28 : Exponential Growth
29 : But Chess is Easy The rules are simple enough to fit on one page The branching factor is only 35.
30 : A Harder One John saw a boy and a girl with a red wagon with one blue and one white wheel dragging on the ground under a tree with huge branches.
31 : How Bad is the Ambiguity? Kim (1) Kim and Sue (1) Kim and Sue or Lee (2) Kim and Sue or Lee and Ann (5) Kim and Sue or Lee and Ann or Jon (14) Kim and Sue or Lee and Ann or Jon and Joe (42) Kim and Sue or Lee and Ann or Jon and Joe or Zak (132) Kim and Sue or Lee and Ann or Jon and Joe or Zak and Mel (469) Kim and Sue or Lee and Ann or Jon and Joe or Zak and Mel or Guy (1430) Kim and Sue or Lee and Ann or Jon and Joe or Zak and Mel or Guy and Jan (4862) The number of parses for an expression with n terms is the n’th Catalan number:
32 : Can We Get Around the Search Problem ?
33 : How Much Compute Power Does it Take? From Hans Moravec, Robot Mere Machine to Transcendent Mind 1998.
34 : How Much Compute Power is There? From Hans Moravec, Robot Mere Machine to Transcendent Mind 1998.
35 : Evolution of the Main Ideas Wings or not? Games, mathematics, and other knowledge-poor tasks The silver bullet? Knowledge-based systems Hand-coded knowledge vs. machine learning Low-level (sensory and motor) processing and the resurgence of subsymbolic systems Robotics Natural language processing Programming languages Cognitive modeling
36 : Symbolic vs. Subsymbolic AI Subsymbolic AI: Model intelligence at a level similar to the neuron. Let such things as knowledge and planning emerge. Symbolic AI: Model such things as knowledge and planning in data structures that make sense to the programmers that build them. (blueberry (isa fruit) (shape round) (color purple) (size .4 inch))
37 : The Origins of Subsymbolic AI 1943 McCulloch and Pitts A Logical Calculus of the Ideas Immanent in Nervous Activity “Because of the “all-or-none” character of nervous activity, neural events and the relations among them can be treated by means of propositional logic”
38 : Interest in Subsymbolic AI 40 50 60 70 80 90 00 10
39 : Low-level (Sensory and Motor) Processing and the Resurgence of Subsymbolic Systems Computer vision Motor control Subsymbolic systems perform cognitive tasks Detect credit card fraud The backpropagation algorithm eliminated a formal weakness of earlier systems Neural networks learn.
40 : The Origins of Symbolic AI Games Theorem proving
41 : Games Chess Checkers: 1952-1962 Art Samuel built the first checkers program Chinook became the world checkers champion in 1994 Othello: Logistello beat the world champion in 1997
42 : Games Chess Checkers: Chinook became the world checkers champion in 1994 Othello: Logistello beat the world champion in 1997 Role Playing Games: now we need knowledge Go:
43 : Mathematics 1956 Logic Theorist (the first running AI program?) 1961 SAINT solved calculus problems at the college freshman level 1967 Macsyma Gradually theorem proving has become well enough understood that it is usually no longer considered AI 1996 J Moore and others verified the correctness of the AMD5k86 Floating-Point Division algorithm
44 : The Silver Bullet? Is there an “intelligence algorithm”? 1957 GPS (General Problem Solver) Start Goal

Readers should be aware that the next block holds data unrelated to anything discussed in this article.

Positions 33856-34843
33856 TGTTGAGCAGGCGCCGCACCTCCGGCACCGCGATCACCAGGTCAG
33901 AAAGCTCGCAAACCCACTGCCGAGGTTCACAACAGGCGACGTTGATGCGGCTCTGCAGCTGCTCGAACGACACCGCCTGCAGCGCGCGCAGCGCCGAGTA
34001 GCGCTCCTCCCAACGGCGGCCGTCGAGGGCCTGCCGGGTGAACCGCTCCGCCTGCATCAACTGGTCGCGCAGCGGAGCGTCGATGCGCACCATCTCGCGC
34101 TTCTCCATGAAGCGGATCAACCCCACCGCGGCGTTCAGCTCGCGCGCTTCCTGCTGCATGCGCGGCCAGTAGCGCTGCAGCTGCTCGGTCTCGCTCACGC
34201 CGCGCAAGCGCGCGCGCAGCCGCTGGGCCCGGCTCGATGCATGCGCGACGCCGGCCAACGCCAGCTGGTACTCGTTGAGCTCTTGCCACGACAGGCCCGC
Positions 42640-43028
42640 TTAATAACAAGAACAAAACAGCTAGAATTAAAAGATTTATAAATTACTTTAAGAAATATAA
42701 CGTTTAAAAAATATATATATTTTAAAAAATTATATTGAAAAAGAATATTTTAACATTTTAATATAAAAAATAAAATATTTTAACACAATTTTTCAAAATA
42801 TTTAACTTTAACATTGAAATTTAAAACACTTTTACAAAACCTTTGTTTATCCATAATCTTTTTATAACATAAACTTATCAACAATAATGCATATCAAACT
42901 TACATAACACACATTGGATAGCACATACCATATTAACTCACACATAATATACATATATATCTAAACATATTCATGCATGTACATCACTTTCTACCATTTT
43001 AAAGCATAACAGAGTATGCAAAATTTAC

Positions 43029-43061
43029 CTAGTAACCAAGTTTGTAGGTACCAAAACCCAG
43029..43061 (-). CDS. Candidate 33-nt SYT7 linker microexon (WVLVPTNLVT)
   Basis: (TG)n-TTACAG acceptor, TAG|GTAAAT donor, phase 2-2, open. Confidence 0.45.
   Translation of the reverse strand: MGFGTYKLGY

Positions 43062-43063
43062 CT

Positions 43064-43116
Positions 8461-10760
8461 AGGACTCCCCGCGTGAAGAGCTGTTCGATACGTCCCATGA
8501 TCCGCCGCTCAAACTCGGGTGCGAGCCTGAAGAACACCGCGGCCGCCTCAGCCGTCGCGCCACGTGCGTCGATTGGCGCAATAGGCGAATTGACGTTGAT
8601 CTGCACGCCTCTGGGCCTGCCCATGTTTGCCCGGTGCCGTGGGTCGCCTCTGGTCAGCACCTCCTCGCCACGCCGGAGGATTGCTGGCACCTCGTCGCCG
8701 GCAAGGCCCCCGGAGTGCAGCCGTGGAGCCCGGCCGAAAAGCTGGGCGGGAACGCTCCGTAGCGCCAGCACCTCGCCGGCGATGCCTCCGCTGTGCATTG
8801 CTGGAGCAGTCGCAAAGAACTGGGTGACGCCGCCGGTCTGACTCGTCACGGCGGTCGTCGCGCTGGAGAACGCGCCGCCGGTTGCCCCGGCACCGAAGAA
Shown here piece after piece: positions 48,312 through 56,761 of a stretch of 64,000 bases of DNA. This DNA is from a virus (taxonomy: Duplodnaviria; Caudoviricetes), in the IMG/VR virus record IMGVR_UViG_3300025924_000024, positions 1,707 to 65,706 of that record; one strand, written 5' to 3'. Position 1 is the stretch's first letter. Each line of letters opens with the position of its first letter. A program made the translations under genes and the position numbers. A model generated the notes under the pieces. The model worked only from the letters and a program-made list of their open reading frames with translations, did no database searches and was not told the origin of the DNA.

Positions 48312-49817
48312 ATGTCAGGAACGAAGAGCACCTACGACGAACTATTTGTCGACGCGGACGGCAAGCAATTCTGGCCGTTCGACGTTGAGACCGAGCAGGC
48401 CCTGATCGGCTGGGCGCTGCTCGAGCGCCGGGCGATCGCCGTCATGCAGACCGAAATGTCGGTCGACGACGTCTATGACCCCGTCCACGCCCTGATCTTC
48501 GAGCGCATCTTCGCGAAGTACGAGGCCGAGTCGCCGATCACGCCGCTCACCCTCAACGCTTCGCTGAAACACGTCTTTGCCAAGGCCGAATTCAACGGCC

45 : But What About Knowledge? Why do we need it? How can we represent it and use it? How can we acquire it? Find me stuff about dogs who save people’s lives. Around midnight, two beagles spotted a fire in the house next door. Their barking alerted their owners, who called 911.
46 : Representing Knowledge - Logic McCarthy’s paper, “Programs with Common Sense” at(I, car) ? can (go(home, airport, driving)) at(I, desk) ? can(go(desk, car, walking)) 1965 Resolution theorem proving invented
47 : Representing Knowledge- Semantic Nets 1961
48 : Representing Knowledge – Capturing Experience Representing Experience with Scripts, Frames, and Cases 1977 Scripts Joe went to a restaurant. Joe ordered a hamburger. When the hamburger came, it was burnt to a crisp. Joe stormed out without paying. The restaurant script: Did Joe eat anything?
49 : Representing Knowledge - Rules Expert knowledge in many domains can be captured in rules. From XCON (1982): If: the most current active context is distributing massbus devices, and there is a single-port disk drive that has not been assigned to a massbus, and there are no unassigned dual-port disk drives, and the number of devices that each massbus should support is known, and there is a massbus that has been assigned at least one disk drive that should support additional disk drives, and the type of cable needed to connect the disk drive to the previous device on the massbus is known Then: assign the disk drive to the massbus.
50 : Representing Knowledge – Probabilistically 1975 Mycin attaches probability-like numbers to rules 1970s Probabilistic models of speech recognition 1980s Statistical Machine Translation systems 1990s large scale neural nets If: (1) the stain of the ogranism is gram-positive, and (2) the morphology of the organism is coccus, and (3) the growth conformation of the organism is clumps Then: there is suggestive evidence (0.7) that the identity of the organism is stphylococcus.
51 : The Rise of Expert Systems 1967 Dendral – a rule-based system that infered molecular structure from mass spectral and NMR data 1975 Mycin – a rule-based system to recommend antibiotic therapy 1975 Meta-Dendral learned new rules of mass spectrometry, the first discoveries by a computer to appear in a refereed scientific journal 1979 EMycin – the first expert system shell 1980’s The Age of Expert Systems
52 : Expert Systems – The Heyday 1979 Inference 1980 IntelliCorp 1981 Teknowledge 1983 Carnegie Group 1980 XCON (R1) – first real commercial expert system at DEC, configures VAX systems 1981 Japanese Fifth Generation project launched as the Expert Systems age blossoms in the US. 1984 Gold Hill Common Lisp 1986 neural net start up companies appear 1988 AI revenues peak at $1 billion. AI Winter begins. Selling expert system shells
53 : Expert Systems – Today: Medicine One example domain, medicine, has expert systems whose tasks include: arrhythmia recognition from electrocardiograms coronary heart disease risk group detection monitoring the prescription of restricted use antibiotics early melanoma diagnosis gene expression data analysis of human lymphoma breast cancer diagnosis
54 : Expert Systems – Today: Build Your Own eXpertise2Go: AcquiredIntelligence: (whales, graduate school)
55 : Taking the SAT Exam QUESTION: Sodium azide is used in air bags to rapidly produce gas to inflate the bag. The products of the decomposition reaction are:(a) Na and water.(b) Ammonia and sodium metal.(c) N2 and O2(d) Sodium and nitrogen gas.(e) Sodium oxide and nitrogen gas. (d) Sodium and nitrogen gas.